Fighting Fraud in the Workplace: 4 Strategies for Employers
Workers’ compensation fraud occurs when someone willfully and knowingly makes false statements or conceals information in order to receive workers’ compensation benefits or prevents someone from receiving benefits to which they might be entitled. When it occurs, someone is lying for personal or business gain, and that typically means they are receiving funds they don’t deserve. If an employee commits this sort of fraud, your workers’ compensation insurance premiums could go up. Depending upon your company’s policies, you might also be responsible for paying out PTO, sick time, or medical benefits to an employee who did not suffer the injuries they claimed.
You should also be aware that nearly a quarter of all lost time claims are exaggerated. Called malingering, this means that the claimant remains out of work longer than they should given their disability. Fraudulent activities like staging accidents, faking injuries, and claiming non-work-related injuries while on the job can all fall into this category. What can you do as an employer to mitigate the financial risks of these sorts of claims? Here are four key strategies.
- Pre-employment background investigations.
The best defense starts with a strong offense. Conducting a thorough background investigation before onboarding new employees can turn up information from past employers or educational references that might speak to questionable behavior.
- Training management on fraud prevention.
Teaching your managers about fraud, how it harms the company, and what it might look like can go a long way toward helping mitigate losses. Explain that fraud can be perpetrated for many reasons and at many levels. Suspicious employee behavior should always be investigated, and any workplace injuries should be taken seriously.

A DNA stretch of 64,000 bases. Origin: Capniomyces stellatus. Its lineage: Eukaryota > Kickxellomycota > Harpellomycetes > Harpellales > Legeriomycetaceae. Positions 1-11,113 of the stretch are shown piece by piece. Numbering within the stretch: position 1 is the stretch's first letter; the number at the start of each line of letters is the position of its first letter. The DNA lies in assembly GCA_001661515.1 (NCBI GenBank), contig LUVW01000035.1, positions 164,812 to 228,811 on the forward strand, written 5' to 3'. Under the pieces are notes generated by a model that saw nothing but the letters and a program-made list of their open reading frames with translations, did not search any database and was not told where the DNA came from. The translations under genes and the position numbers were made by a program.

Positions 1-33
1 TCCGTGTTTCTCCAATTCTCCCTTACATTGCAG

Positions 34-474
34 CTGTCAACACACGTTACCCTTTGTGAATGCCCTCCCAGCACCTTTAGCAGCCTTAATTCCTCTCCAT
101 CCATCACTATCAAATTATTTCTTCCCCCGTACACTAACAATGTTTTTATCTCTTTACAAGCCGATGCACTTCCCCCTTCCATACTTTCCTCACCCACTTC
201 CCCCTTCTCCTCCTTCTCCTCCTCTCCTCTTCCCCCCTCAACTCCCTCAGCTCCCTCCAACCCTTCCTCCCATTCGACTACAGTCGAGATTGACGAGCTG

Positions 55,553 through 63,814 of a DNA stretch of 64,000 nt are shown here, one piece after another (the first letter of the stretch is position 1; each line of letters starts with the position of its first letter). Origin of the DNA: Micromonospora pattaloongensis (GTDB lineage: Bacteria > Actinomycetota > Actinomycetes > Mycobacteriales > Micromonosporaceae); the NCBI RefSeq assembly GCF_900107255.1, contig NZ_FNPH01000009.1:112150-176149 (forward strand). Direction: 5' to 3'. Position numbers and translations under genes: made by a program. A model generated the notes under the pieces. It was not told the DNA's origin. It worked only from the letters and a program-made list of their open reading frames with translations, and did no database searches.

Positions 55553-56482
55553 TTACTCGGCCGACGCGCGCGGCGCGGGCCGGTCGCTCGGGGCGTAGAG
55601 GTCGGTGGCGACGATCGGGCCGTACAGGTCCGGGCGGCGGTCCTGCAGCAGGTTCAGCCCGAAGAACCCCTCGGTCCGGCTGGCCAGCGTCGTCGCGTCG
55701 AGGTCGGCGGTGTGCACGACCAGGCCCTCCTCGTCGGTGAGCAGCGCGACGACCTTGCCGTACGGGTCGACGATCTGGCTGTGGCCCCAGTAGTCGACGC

- Social media investigation.
If an employee is behaving questionably or alleging a work-related injury, you should have a social media investigation conducted to aid in determining the true extent of their injuries. Here at Alliance Risk Group, we also offer a Preliminary Claimant Investigation, or PCI. This thorough check of a claimant’s activities can go a long way toward identifying potential fraud. Alliance Risk Group’s PCIs include all of the following: Social Security/Address History check, DBA/Assumed Business Filings, Federal Criminal Search, National Criminal Search, Statewide Criminal Search, Countywide Civil Search, Federal Civil Search, Department of Corrections check, Compliance Sanction Search, National Sex Offender Registry, and Bankruptcy Liens & Judgments.
- Field investigation.
When conducted by licensed and trained private investigators, field investigations are a fantastic way to observe claimants in their natural environments and determine whether fraud has occurred. Video obtained of fraudulent activity by your employees is key if you decide to pursue a 114A fraud finding at the New York State Workers Compensation Board.
Fraud is a Class E felony and is punishable by fines and/or jail time. If you have reason to believe that your claimant is malingering or lying about a workplace-related injury, do your due diligence. Private investigative companies like Alliance Risk Group are highly trained when it comes to assessing the activity level of a claimant and assembling the case you need to pursue a fraud finding with the Workers’ Compensation Board.
For more information on strategies to combat workers’ compensation fraud, please contact us today! We are happy to answer any questions you might have and to help you strategize how best to approach an investigation into potential fraud.
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